Posts Tagged ‘Secret State’

The secret state and congressional immunity

August 19, 2013

Democratic Senators Rob Wyden of Oregon and Mark Udall of Colorado say the National Security Agency is doing terrible things, but they can’t reveal what they are because the information is classified.

Whatever became of the Constitutional doctrine of “congressional immunity”?  Senators and Representatives have long held the right to speak freely on the floor of Congress without being held accountable to anyone except Congress itself.

Back in 1971, Democratic Senator Mike Gravel of Alaska read the secret Pentagon Papers into the public Congressional Record.   The Supreme Court ruled that he had a right to do so.

The relevant portion of the Constitution is in Article One, Section 6.

      The Senators and Representatives … shall in all cases, except Treason, Felony and Breach of the Peace, be privileged from Arrest during Attendance at the Session of their respective Houses, and in going to and returning from the same; and for any Speech or Debate in either House, they shall not be questioned in any other Place.

Back in 2003, Congress de-funded the Total Information Awareness program, which was intended to collect and sift through all electronic communication.  But, as whistleblowers such as Edward Snowden and journalists such as James Bamford have revealed, the program never ended, but was continued under different names.

If an agency of the federal government can disregard the expressed wishes of Congress, and make it a crime to reveal what has been done, what becomes of the rule of law?  What limits can there be on governmental power?


The secret state and the Prisoner’s Dilemma

August 19, 2013

Ladar Levison, who closed down his Lavabit e-mail service rather than comply with a secret government order, is in the classic Prisoner’s Dilemma situation.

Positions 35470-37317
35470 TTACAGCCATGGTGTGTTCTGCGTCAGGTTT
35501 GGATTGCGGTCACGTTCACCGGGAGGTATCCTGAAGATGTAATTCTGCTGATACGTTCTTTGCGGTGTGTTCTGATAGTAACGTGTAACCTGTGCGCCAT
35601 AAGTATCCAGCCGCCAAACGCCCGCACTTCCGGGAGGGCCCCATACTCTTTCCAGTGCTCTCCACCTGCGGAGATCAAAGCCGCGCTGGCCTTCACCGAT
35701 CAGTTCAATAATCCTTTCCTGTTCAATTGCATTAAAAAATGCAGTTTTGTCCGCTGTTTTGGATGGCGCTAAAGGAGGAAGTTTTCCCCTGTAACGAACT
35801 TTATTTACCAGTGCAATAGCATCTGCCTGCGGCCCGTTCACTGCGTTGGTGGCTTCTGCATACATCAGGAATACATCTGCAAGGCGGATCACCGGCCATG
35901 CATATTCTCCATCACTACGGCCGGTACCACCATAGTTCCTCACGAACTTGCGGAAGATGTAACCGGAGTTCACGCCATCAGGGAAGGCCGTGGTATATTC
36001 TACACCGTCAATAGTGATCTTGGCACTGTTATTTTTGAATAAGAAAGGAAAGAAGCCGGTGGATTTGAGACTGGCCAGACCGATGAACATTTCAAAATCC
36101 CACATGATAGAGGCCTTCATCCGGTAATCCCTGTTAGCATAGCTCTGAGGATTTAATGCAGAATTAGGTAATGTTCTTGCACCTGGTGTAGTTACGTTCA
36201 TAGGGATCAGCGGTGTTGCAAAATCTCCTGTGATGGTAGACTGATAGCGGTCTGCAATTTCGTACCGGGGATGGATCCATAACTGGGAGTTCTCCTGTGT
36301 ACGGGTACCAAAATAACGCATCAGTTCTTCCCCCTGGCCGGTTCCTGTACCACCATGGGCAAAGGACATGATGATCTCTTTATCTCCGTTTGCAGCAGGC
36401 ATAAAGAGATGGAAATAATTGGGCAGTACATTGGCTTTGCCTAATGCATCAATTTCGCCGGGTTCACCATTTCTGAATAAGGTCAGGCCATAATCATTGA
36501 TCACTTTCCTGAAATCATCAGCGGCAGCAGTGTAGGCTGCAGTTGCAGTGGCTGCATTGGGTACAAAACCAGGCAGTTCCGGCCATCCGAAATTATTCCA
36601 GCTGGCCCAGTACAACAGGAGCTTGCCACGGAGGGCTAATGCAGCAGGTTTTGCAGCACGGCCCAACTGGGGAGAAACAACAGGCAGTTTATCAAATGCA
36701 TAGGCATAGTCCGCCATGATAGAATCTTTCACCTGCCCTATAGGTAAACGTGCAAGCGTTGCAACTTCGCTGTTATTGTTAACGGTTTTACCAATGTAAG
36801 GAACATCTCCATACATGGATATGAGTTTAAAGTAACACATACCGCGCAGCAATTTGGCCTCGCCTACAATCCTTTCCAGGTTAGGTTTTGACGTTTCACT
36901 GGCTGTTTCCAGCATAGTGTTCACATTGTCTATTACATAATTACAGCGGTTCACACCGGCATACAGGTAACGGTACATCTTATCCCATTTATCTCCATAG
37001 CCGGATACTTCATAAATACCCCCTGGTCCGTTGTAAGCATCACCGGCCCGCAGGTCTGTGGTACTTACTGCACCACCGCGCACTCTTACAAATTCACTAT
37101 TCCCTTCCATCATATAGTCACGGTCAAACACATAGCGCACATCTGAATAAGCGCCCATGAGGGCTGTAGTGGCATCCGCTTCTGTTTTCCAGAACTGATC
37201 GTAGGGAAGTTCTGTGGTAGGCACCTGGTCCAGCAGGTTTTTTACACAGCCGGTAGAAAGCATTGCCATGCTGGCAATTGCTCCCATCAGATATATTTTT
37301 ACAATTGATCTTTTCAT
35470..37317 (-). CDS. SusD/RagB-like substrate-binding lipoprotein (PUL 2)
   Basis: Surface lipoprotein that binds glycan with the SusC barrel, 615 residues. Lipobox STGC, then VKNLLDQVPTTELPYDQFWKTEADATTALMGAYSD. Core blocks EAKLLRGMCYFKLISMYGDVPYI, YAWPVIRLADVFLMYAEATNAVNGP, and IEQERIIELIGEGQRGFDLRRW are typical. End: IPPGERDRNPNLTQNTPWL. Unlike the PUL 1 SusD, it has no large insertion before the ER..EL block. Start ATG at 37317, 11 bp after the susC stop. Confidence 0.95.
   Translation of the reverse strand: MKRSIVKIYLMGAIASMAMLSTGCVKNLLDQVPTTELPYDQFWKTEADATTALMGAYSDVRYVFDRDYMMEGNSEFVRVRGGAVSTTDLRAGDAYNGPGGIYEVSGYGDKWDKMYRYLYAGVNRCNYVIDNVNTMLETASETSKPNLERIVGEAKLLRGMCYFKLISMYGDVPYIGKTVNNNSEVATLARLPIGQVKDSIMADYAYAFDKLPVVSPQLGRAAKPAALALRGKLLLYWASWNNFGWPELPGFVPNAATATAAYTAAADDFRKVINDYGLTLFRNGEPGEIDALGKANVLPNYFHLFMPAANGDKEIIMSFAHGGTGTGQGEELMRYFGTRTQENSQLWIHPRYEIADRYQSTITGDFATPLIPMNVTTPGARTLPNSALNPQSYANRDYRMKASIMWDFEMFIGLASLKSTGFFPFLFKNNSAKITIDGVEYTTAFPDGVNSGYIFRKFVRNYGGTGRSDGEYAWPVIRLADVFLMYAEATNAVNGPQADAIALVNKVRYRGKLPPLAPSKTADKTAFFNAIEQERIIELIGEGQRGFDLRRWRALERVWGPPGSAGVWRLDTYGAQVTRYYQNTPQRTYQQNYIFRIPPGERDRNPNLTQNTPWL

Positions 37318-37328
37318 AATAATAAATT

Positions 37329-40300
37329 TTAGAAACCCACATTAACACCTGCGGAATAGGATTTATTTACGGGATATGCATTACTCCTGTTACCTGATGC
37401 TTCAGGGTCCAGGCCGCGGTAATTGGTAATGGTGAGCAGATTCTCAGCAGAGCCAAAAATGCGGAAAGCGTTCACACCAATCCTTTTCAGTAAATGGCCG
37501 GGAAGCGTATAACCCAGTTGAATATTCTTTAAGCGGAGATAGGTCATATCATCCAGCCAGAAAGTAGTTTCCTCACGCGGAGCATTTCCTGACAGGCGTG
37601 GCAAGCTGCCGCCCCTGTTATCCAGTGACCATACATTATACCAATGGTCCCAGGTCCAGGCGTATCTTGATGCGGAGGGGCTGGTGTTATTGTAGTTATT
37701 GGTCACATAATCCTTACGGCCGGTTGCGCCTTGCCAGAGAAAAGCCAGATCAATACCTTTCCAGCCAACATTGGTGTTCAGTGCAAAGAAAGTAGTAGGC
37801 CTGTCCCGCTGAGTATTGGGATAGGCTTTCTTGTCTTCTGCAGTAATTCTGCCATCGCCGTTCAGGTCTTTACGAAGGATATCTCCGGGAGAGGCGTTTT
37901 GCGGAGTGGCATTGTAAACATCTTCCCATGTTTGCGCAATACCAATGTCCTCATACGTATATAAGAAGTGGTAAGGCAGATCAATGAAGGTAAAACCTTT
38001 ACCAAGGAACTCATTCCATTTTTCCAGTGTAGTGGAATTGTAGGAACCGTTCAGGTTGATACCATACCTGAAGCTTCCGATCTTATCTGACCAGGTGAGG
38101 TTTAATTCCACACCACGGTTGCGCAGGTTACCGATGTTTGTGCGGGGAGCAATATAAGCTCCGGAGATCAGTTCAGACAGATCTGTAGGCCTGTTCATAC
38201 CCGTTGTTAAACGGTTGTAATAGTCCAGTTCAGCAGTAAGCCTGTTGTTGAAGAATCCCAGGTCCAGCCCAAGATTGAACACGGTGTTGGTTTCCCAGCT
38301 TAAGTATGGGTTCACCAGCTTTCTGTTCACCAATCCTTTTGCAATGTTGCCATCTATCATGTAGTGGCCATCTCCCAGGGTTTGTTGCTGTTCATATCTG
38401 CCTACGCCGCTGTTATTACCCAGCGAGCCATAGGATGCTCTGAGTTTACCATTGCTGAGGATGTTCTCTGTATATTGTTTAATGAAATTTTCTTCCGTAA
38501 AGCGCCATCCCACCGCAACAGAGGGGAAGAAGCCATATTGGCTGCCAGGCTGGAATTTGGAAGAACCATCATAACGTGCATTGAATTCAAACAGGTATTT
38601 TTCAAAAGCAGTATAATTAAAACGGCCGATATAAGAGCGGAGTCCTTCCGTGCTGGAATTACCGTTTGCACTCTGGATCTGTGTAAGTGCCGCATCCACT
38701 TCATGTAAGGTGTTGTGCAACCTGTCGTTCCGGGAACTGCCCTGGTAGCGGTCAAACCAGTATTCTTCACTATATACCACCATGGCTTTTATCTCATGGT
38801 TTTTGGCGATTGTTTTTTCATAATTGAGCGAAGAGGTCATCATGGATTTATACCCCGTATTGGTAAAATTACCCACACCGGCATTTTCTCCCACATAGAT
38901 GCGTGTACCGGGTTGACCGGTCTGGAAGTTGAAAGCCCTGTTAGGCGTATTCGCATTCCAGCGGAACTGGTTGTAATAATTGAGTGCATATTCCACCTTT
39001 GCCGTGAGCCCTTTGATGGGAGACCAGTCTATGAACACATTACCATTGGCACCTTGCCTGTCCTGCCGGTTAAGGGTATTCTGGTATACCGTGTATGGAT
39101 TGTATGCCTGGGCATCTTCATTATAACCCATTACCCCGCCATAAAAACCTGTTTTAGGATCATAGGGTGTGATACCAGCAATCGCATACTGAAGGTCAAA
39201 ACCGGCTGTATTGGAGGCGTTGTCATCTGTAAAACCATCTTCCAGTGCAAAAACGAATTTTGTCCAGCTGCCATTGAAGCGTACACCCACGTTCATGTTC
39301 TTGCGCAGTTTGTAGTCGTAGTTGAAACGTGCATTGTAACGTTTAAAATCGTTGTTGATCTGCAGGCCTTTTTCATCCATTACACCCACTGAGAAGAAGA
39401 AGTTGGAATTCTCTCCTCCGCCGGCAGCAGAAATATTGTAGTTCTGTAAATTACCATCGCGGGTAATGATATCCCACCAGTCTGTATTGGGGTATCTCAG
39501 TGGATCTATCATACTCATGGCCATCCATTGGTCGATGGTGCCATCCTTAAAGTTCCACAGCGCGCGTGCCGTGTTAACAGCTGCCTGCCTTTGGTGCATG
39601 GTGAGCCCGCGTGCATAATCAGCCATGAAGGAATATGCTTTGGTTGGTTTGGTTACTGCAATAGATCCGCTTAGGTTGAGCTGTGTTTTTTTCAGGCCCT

h-LAVABITHe and other business owners would be better off if they stuck together and resisted the government’s secret demands in the courts.  But because of the government’s gag orders, none of them has any way of knowing whether others are fighting the same battle or they are all alone.

Levison is forbidden to say just what the government ordered him to do and what his objection was.  His secret appeal against a secret order will be tried in secret.  This is crazy.   This is bizarre.  It is like some unpublished short story by Franz Kafka.

We have a huge national security apparatus which operates in secret.  The President of the United States issues secret orders for assassinations of people deemed national enemies, based on a secret legal ruling.  These operations are subject to review by a secret court.  We the people are supposed to be reassured by congressional committees which receive secret testimony they are not allowed to tell us about.

The philosopher Hannah Arendt, writing about the Nazi and Soviet regimes in The Origins of Totalitarianism, said that the aim of totalitarian governments was to destroy all institutions that stood between the individual and absolute power, so that any person who dared dissent felt helpless and alone.

We’re not in that situation in the United States—not yet.   But we do have a growing totalitarian mentality.  Washington is full of politicians and commentators who labels as a “narcissist”  anyone who defies authority in the name of conscience.

If the United States exists 30 years from now with liberty under law, it will be because of brave individuals such as Ladar Levison, who was willing to sacrifice a business he spent 10 years building up rather than sacrifice the liberties of his fellow citizens.